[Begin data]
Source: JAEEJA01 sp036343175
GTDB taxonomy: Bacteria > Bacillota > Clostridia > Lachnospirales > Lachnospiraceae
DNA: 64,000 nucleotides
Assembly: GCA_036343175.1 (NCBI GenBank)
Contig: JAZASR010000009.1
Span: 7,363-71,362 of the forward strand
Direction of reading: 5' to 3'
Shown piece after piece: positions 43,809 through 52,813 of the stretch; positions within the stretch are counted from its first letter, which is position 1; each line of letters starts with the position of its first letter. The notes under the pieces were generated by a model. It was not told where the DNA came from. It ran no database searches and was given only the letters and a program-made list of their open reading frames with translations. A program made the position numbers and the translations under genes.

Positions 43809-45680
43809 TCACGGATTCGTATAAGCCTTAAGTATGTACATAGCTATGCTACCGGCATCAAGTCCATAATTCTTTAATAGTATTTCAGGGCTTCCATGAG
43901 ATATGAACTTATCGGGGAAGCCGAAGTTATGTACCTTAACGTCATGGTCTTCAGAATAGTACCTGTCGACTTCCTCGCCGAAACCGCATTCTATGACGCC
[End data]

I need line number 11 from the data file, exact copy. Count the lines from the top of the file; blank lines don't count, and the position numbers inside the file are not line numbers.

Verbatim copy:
43901 ATATGAACTTATCGGGGAAGCCGAAGTTATGTACCTTAACGTCATGGTCTTCAGAATAGTACCTGTCGACTTCCTCGCCGAAACCGCATTCTATGACGCC